Thursday, 11 August 2011

Jeff In Venice, Death In Varanasi by Geoff Dyer

Notionally a work of fiction, but peppered with a hefty amount of travel writing, Jeff In Venice, Death In Varanasi is a contemplation of life, love and enlightenment in the titular cities.

Jeff, a middle aged freelance journalist, has been sent to Venice to cover the 2003 Biennale for the magazine Kultchur. He meets up at the airport with the familiar crowd of hacks and arty types, who already getting stuck into the drink before the horrors of their budget flight:

It was like being on a school trip, organized by the art teacher and part-funded by a range of sympathetic breweries.

He’s ostensibly there to do an interview and cover the event, but things never entirely work out as planned:

That was the thing about the Biennale: it was a definitive experience, absolutely fixed, subject only to insignificant individual variation. You came to Venice, you saw a ton of art, you went to parties, you drank up a storm, you talked bollocks for hours on end and went back to London with a cumulative hangover, liver damage, a notebook almost devoid of notes and the first tingle of a cold sore.

As the group lurch from a free party to a bar, Jeff feels the artistic atmosphere beginning to rub off on him:

In the bar, waiting to get served, Jeff decided that, following the example of Tracy Emin’s Everyone she’d ever slept with tent, if he were an artist he would build a one-to-one scale model of all the booze he’d ever poured down his gullet. Beer, wine, champagne, cider, the lot. Christ, he’d need a gallery the size of an aircraft hanger just for the beer: the pints, the tins, the bottles. It would be a portrait not simply of his life but of his era. Some of the brands he’d started out with had since disappeared: Tartan, Double Diamond, Trophy, the inaptly named Long Life. And it would be international too; not just the domestic beers, but the ones you swilled when abroad – Peroni, for example, five of which he order from the busy barman.

Better than that, he meets a beautiful American lady called Laura, and he contrives to make sure their paths cross again. Even so, there are still artworks to view, interviews to conduct (badly) and parties to attend:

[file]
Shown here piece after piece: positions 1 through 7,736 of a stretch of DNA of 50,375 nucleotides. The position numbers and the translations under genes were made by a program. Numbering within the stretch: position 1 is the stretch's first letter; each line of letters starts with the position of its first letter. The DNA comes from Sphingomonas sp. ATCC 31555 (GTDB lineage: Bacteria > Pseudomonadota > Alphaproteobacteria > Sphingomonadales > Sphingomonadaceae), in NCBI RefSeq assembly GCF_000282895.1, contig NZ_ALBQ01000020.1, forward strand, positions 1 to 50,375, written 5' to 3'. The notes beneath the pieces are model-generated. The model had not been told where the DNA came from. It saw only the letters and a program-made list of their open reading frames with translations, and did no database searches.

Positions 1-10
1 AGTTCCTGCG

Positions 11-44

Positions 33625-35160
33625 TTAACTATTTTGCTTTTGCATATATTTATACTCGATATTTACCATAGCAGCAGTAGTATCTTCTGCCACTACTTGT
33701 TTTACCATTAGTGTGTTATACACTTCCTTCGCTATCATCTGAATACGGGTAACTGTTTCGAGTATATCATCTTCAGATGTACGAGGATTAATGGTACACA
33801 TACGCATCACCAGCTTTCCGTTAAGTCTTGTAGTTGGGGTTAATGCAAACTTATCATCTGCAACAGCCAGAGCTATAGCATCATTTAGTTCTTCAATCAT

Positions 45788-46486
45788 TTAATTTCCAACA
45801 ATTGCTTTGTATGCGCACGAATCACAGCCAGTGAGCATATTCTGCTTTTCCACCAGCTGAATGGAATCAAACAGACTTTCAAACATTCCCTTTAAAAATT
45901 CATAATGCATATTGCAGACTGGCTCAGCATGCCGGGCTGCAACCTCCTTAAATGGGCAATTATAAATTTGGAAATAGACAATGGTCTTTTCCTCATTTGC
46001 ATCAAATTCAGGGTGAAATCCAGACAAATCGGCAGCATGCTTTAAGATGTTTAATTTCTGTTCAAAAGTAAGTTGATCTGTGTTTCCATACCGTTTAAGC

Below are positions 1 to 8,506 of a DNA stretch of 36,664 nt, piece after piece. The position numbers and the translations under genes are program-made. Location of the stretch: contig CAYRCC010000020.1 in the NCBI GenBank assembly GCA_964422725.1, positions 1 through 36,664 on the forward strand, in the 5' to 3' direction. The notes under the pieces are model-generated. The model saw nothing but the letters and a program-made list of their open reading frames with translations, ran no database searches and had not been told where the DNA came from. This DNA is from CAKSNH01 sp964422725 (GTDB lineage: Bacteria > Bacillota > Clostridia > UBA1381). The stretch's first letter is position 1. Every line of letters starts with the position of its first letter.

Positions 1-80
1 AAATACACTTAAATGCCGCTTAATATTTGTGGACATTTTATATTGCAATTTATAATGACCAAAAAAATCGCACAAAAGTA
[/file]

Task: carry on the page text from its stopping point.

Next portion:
Inside, everyone was belting back bellinis as usual. The waiters were struggling to cope with the insatiable demand for bellinis. There was barely room to move and around the drinks table it was mayhem. Jeff had got it into his head that risotto has been promised. He assumed that he’d got this idea from the invite, but there was no mention of it there and, at present, no risotto was in evidence. In view of the numbers, producing risotto was an absurdly ambitious and labour-intensive undertaking, but it seemed that Jeff was not alone in expecting risotto. The risotto and its potential non-appearance was, in fact, the chief topic of conversation in the garden. People were counting on risotto to line their stomachs; a lack of risotto would have a significant impact on their ability to belt back bellinis.

Perhaps because of the lack of blotting paper, everyone seems more pissed than usual. Conversation gets increasingly complicated:

You could say anything at this point in the evening. It didn’t have to make sense and you didn’t have to wait for the other person to finish what they were saying before you said it, but, by the same token, no one had to listen to what you were saying, or wait for you to finish saying what you were saying. “Constable–,” said a woman Jeff didn’t recognise, but that was as far as she got because the Kaiser was saying, “There’s only one artist in the Biennale I care about.” Unusually, there was a pause as everyone waited for the result of this declaration. “Bellini!” he said, raising a glass in acknowledgement of the enthusiastic applause with which this remark was endorsed.

The evening is not entirely wasted as Jeff and Laura end up going back to the same hotel, and the rest of his stay in Venice is spent in a trance of athletic sex, endless bellinis, cocaine and art. The last day comes all to quickly and they say goodbye, promising to meet again but not exchanging numbers. Jeff wanders slightly shell shocked into the bar where they first met and tries to order a drink:

The bar was open, but quite deserted. Even taking into account the fact that it was a Sunday afternoon, it was surprisingly empty. Staff were stacking chairs on tables. It had the look of a place that had been looted. “What’s happened?” Jeff asked. “We run out.” “Ran out of what?” “Drink.” “You mean there’s nothing left to drink?” “Si, nothing.” “Nothing?” “Niente. Is all gone. Beer, wine, whisky. Finito.” He seemed exhausted, proud, amazed and a little appalled by what had occurred. He had, evidently, never experienced anything like this. Or expected it. If an English football team had been playing in Venice, then he might reasonably have assumed there would be a huge demand for booze, but he had seriously underestimated the insatiable thirst of the international art crowd.

After all this, it’s perhaps not surprising that the second section, set in Varanasi, is the more contemplative part of the book...

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